Government urged to reintroduce contact tracing in primary schools

The general secretary of the Irish National Teachers’ Organisation (INTO) has called on the Government to “look again” at reintroducing contact tracing in primary schools.

It comes after public-health officials gave the green light for the education sector to reopen on Thursday.

Schools are bracing themselves for staff shortages and Covid-19 outbreaks as chief medical officer Dr Tony Holohan said it was “inevitable” children would pick up the infection from household contacts over the coming days and weeks which, in turn, would lead to more cases in schools.

However, he said latest research indicated that schools were a lower-risk environment for the transmission of the virus and the majority of children who are infected experience a mild form of the disease.

“I am beseeching the Government,” John Boyle told RTÉ radio’s Morning Ireland on Wednesday. “It [contact tracing] worked well while we had it. That’s my big ask. That’s what we need if we want gold-standard teaching.”

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The move to reopen schools follows a meeting between Minister for Education Norma Foley, public-health officials and education partners on Wednesday against a backdrop of record Covid-19 numbers driven by the Omicron variant.

Mr Boyle said he is “more upbeat” about the return to school following the meeting.

Prior to Christmas, at a “very terse” meeting on December 22nd, “public health actually apologised for their failures and from then on there has been work done over Christmas to be fair”, he said.

“Public health are coming back to help primary, to support principals and teachers who were really beleaguered before Christmas. There will be people in each HSE area basically designated to help primary principals.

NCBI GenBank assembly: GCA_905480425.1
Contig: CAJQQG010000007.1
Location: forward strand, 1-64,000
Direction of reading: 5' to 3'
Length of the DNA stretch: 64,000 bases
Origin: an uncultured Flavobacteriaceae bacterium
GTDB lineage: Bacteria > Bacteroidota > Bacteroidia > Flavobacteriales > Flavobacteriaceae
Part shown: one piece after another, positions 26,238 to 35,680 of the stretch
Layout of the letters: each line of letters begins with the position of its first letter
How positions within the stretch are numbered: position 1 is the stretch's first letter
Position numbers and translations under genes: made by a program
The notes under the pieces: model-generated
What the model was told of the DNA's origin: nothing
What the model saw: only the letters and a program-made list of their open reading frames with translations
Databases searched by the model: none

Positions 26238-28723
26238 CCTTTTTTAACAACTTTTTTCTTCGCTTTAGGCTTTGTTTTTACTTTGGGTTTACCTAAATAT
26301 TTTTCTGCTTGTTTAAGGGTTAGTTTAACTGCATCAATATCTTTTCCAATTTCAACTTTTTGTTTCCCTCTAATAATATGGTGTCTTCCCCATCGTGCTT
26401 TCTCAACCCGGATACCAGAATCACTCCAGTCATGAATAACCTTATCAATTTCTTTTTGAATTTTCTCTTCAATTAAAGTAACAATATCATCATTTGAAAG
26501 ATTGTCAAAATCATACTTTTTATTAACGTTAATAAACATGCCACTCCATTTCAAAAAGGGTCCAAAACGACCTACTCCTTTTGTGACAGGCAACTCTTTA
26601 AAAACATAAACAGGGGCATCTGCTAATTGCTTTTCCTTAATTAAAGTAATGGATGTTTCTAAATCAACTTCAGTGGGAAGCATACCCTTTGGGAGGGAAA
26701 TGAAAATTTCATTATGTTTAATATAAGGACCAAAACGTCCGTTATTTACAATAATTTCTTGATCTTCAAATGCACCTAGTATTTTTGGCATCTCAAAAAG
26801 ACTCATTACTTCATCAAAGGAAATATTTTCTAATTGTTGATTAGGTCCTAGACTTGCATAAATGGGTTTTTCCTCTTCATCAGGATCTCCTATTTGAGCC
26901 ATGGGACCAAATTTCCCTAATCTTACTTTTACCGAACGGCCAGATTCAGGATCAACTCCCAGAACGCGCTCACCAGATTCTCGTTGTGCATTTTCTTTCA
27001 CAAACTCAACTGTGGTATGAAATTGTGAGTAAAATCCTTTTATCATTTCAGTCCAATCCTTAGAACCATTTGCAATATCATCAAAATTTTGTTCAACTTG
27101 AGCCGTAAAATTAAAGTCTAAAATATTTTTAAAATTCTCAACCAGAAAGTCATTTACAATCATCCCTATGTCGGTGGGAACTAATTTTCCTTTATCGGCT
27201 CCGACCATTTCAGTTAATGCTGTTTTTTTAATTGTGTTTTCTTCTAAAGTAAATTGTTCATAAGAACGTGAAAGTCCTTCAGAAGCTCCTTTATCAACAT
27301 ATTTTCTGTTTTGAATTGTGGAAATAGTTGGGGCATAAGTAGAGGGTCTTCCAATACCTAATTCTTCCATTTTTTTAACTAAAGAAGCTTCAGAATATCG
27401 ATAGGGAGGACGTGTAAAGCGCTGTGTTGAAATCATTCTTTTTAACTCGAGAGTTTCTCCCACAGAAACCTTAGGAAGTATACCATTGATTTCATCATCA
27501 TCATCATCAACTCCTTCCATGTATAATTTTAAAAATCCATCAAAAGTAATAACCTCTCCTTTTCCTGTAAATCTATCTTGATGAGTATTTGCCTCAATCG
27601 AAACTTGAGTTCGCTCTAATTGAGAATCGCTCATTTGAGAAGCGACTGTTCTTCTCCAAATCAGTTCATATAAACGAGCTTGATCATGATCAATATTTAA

“The Inspectorate are coming back on board to a greater degree and even though parents will be absolutely thrilled that schools are reopening tomorrow there is a big caution around all of this. We’re probably going to have 7,000 to 8,000 members missing.”

During the first school term, when there was no contact tracing in primary schools, there had been no data on outbreaks and infections coming in, he added. At the meeting with public health on Tuesday, “a huge amount of data” had been presented that showed children “are not driving this pandemic”.

There was a lot more to be done, he added. The message from schools was that this was going to be a very difficult term and there would be situations where classes would have to be from home.

“Some juggling” would be required, but the priority was to ensure children “who don’t thrive” when there is no school and those with special needs would attend school.

If children had to go home, it would be senior children, he said. Teachers could have to move from their own class to another, but the aim was to keep schools open.

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